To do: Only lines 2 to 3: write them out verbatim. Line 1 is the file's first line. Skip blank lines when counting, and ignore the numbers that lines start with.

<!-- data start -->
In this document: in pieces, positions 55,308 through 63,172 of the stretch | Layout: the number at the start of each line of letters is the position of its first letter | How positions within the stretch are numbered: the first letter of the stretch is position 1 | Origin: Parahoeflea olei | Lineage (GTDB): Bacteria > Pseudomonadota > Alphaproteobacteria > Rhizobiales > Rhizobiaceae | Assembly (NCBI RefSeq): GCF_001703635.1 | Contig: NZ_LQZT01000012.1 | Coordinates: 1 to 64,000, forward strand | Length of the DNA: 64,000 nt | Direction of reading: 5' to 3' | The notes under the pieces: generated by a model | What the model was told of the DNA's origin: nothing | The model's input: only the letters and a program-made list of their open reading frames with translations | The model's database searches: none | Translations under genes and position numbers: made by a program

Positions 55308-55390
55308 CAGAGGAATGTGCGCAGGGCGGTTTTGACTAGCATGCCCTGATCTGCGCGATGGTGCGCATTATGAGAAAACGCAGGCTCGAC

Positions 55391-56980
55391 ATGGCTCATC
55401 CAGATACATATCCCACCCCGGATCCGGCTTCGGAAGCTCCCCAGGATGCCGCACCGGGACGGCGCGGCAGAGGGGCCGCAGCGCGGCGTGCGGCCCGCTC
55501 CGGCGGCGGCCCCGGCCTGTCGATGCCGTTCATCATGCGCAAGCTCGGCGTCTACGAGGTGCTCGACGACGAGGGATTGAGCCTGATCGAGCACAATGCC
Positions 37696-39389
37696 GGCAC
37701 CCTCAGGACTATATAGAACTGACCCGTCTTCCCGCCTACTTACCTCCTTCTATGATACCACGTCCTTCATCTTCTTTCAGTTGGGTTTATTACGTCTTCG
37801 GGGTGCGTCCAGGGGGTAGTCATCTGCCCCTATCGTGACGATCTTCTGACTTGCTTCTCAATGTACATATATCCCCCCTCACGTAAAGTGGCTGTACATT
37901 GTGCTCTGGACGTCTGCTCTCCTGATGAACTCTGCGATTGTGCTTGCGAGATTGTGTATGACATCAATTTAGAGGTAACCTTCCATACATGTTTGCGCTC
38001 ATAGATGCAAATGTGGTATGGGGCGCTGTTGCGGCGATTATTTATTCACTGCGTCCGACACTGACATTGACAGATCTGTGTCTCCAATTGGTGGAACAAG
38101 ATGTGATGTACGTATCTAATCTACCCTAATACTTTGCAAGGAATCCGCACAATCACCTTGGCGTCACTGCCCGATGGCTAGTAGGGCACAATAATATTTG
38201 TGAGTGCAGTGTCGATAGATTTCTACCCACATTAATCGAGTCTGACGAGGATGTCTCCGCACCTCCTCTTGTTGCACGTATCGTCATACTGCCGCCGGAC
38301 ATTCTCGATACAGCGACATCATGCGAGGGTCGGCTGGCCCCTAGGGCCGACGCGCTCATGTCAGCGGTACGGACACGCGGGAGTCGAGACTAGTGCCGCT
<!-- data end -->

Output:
Positions 55308-55390
55308 CAGAGGAATGTGCGCAGGGCGGTTTTGACTAGCATGCCCTGATCTGCGCGATGGTGCGCATTATGAGAAAACGCAGGCTCGAC